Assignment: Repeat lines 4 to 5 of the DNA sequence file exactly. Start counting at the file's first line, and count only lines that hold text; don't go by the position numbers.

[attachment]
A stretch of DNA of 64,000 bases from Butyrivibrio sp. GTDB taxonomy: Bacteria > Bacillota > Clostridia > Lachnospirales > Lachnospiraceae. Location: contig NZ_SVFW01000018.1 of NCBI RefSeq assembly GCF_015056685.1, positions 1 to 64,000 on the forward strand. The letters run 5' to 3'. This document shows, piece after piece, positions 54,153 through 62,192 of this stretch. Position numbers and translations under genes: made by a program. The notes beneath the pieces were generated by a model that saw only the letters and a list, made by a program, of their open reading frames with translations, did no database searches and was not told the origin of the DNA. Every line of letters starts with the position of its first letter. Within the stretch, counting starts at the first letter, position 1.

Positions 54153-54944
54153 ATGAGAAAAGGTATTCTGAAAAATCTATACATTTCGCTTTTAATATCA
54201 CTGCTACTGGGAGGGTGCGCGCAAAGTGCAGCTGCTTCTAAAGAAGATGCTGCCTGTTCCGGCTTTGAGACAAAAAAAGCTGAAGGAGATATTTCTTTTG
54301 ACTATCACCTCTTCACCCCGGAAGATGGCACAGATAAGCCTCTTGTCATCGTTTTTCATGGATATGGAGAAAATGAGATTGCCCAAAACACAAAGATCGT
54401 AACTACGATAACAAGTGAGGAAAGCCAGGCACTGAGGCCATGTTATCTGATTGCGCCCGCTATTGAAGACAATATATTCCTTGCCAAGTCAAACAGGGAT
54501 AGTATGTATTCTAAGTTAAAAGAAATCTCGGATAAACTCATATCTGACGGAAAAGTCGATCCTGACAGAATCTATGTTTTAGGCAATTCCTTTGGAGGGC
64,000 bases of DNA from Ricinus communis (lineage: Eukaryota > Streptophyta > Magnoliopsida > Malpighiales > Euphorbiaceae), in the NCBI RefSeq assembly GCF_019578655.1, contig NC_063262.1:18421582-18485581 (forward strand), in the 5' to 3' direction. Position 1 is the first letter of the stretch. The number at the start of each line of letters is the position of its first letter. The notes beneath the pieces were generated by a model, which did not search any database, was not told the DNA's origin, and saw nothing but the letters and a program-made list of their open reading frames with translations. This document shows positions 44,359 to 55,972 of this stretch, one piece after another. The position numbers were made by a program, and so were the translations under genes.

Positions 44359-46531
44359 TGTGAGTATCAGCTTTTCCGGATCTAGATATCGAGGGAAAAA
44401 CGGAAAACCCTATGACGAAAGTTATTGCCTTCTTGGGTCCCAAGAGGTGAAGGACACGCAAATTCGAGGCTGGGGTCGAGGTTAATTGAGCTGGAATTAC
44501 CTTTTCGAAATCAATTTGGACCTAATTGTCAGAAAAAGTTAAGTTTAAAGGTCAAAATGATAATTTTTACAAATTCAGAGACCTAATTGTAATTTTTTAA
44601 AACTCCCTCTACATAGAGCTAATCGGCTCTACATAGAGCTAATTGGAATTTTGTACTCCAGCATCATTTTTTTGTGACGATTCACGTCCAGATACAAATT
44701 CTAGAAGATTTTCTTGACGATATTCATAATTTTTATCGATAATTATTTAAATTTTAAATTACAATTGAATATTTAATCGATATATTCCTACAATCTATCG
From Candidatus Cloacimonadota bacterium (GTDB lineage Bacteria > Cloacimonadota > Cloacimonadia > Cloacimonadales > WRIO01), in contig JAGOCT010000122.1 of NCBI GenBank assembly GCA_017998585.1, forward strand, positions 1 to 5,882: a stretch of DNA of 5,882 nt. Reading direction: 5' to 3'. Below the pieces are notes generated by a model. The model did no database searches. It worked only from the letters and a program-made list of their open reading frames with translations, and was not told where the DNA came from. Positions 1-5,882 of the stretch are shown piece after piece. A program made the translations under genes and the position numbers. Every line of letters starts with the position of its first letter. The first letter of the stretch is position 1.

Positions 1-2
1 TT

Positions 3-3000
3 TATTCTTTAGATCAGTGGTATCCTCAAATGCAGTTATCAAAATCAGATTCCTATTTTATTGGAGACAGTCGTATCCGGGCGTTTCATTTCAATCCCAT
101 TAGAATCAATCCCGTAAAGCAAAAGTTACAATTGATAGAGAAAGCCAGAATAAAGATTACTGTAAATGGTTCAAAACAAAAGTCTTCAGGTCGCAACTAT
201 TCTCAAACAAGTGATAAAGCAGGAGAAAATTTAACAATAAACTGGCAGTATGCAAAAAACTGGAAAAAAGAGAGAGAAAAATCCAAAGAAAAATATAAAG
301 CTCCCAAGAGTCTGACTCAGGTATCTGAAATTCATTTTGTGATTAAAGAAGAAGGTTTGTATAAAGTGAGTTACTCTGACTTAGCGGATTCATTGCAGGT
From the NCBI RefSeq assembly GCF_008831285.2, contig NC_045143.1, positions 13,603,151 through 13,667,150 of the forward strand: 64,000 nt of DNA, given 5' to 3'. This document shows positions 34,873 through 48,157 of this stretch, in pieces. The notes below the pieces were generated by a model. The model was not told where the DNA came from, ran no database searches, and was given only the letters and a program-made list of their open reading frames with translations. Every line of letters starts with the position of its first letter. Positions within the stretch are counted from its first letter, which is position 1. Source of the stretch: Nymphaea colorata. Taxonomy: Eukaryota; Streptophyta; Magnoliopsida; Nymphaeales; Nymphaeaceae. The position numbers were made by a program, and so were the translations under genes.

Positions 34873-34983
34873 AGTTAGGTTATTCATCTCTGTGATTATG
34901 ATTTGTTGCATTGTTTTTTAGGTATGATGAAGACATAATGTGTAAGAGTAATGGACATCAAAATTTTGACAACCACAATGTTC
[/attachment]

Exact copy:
54201 CTGCTACTGGGAGGGTGCGCGCAAAGTGCAGCTGCTTCTAAAGAAGATGCTGCCTGTTCCGGCTTTGAGACAAAAAAAGCTGAAGGAGATATTTCTTTTG
54301 ACTATCACCTCTTCACCCCGGAAGATGGCACAGATAAGCCTCTTGTCATCGTTTTTCATGGATATGGAGAAAATGAGATTGCCCAAAACACAAAGATCGT